U.S. Energy News

Two more California cities approve natural gas bans

ELECTRIFICATION: San Jose and Oakland both approve measures banning natural gas connections in new buildings, with San Jose becoming the largest city in the U.S. to do so. (San Jose Spotlight, San Francisco Chronicle)

POLLUTION: A review of data finds that government air quality monitors routinely miss major pollution releases, including an explosion at a Philadelphia refinery last year that was visible from space. (Reuters)

EQUITY: A Chicago neighborhood shows how community development plays a key role in advancing clean energy on former industrial sites. (Energy News Network)

OHIO: Utility and fossil fuel interests’ influence on Ohio politics is resurfacing as officials seek to replace a member of the state’s utility commission and environmental groups seek to revisit prior utility cases. (Energy News Network)

TRANSPORTATION: Ford encourages other automakers to withdraw from a lawsuit challenging California’s right to set tailpipe emissions standards. (The Hill)

BIOFUELS: The Trump administration has missed a deadline to update federal biofuel standards, likely leaving the contentious issue up to the incoming Biden administration. (The Hill)

OIL & GAS:
• Exxon Mobil says it will write down as much as $20 billion in natural gas assets, part of a larger trend amid falling prices. (NPR, Reuters)
• Los Angeles officials will consider a zoning update that would ban oil drilling within city limits. (Courthouse News Service)
• Oklahoma oil and gas leaders dismiss the possibility of a widespread fracking ban under President-elect Joe Biden, but remain concerned about other regulatory changes that will affect the industry. (Oklahoma City Journal Record)

PIPELINES: Enbridge begins construction on the Line 3 replacement and expansion in Minnesota the day after state officials approved the last permits for the project. (Star Tribune)

COAL: The Biden administration appears likely to implement new occupational safety rules around silica dust, a byproduct of coal mining that’s led to an epidemic of advanced black lung disease. (NPR)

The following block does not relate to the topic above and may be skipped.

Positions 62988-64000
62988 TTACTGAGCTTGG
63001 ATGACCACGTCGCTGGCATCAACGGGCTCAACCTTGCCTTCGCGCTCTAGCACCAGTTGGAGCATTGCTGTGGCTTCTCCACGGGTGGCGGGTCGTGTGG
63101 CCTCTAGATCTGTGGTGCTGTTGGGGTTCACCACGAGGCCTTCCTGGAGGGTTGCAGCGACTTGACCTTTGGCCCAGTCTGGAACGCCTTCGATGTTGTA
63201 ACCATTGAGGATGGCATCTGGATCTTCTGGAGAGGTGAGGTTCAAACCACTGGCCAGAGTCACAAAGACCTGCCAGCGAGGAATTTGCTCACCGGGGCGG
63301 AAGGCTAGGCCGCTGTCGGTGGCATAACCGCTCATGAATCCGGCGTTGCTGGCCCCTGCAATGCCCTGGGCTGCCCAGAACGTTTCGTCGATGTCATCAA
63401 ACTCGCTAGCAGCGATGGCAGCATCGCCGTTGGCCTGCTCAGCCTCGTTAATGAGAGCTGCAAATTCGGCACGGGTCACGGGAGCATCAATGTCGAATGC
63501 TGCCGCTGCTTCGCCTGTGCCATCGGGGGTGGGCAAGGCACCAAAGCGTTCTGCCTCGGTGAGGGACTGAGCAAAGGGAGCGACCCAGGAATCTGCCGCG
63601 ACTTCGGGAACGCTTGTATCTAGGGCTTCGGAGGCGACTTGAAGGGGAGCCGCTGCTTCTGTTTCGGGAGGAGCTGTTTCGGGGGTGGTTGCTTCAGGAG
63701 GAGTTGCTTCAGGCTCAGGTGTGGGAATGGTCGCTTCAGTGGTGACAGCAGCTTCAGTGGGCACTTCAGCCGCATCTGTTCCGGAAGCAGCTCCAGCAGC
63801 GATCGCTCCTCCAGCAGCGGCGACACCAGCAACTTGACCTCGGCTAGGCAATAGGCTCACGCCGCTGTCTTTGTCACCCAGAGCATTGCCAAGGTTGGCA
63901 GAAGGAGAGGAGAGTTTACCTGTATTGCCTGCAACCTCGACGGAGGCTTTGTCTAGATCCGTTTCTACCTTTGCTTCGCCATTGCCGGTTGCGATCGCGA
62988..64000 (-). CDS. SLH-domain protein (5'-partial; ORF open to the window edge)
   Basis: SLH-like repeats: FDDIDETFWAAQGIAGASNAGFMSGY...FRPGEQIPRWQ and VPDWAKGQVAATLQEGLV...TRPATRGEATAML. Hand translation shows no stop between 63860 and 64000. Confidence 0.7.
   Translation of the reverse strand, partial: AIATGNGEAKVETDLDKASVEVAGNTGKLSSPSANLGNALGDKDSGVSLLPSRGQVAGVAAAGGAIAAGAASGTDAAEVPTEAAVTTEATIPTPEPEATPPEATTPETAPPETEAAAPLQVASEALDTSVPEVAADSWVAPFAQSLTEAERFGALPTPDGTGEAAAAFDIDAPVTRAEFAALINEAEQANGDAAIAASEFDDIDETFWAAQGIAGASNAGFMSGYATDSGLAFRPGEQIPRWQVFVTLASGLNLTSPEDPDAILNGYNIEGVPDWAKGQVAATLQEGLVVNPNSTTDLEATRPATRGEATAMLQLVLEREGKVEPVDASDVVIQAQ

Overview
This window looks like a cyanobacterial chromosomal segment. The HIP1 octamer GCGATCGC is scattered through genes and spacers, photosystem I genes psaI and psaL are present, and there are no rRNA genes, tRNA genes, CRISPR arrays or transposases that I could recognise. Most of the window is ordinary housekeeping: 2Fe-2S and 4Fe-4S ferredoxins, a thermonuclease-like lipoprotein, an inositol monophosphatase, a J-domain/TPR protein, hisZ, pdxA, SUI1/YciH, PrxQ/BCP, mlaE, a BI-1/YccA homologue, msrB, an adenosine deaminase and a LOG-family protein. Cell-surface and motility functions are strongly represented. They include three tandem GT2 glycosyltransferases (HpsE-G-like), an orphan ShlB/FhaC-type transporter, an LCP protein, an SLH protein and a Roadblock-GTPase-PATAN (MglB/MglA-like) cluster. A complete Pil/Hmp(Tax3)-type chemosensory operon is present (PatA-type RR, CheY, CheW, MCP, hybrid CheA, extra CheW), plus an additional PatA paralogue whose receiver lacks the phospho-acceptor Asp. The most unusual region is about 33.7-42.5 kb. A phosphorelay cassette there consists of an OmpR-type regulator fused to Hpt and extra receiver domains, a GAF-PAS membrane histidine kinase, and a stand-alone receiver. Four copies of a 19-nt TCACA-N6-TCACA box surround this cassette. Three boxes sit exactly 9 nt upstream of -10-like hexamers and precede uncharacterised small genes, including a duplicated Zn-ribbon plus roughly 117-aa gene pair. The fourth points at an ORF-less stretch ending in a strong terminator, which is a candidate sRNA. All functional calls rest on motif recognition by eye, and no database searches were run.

SOLAR:
Analysts say solar-plus-storage is becoming increasingly cost competitive with combined cycle natural gas plants in parts of the U.S. (Utility Dive)
Residential solar policy decisions in four states could have major impacts on the industry nationally. (E&E News)

WIND: Vineyard Wind temporarily withdraws its application for a federal permit to operate an offshore wind farm off Massachusetts as it completes a technical review of a larger turbine. (E&E News, subscription required)

EFFICIENCY: New Hampshire House Republicans call for a delay in the state’s expanded energy efficiency plans, citing economic concerns caused by the pandemic. (NHPR)

MINING: The Trump administration is turning to a Department of Energy loan program it had tried to eliminate to increase domestic supplies of lithium, uranium and other key materials. (Bloomberg)

OVERSIGHT: Outgoing EPA administrator Andrew Wheeler warns of increased regulation from “a future administration.” (E&E News)

COMMENTARY:
• Two legal scholars explain how “the Supreme Court may soon burn down the federal government’s regulatory powers,” which could cripple the Biden administration’s efforts to fight climate change. (Slate)
• A media expert says news organizations need to change the way they frame climate change as a political issue: “to imply that climate change is a political loser is to misapprehend the American public.” (The Hill)
• Most of the country’s largest investor-owned utilities are on a trajectory to meet emission-reduction targets far slower than what is outlined in President-elect Joe Biden’s climate plan, analysts say. (Energy and Policy Institute)

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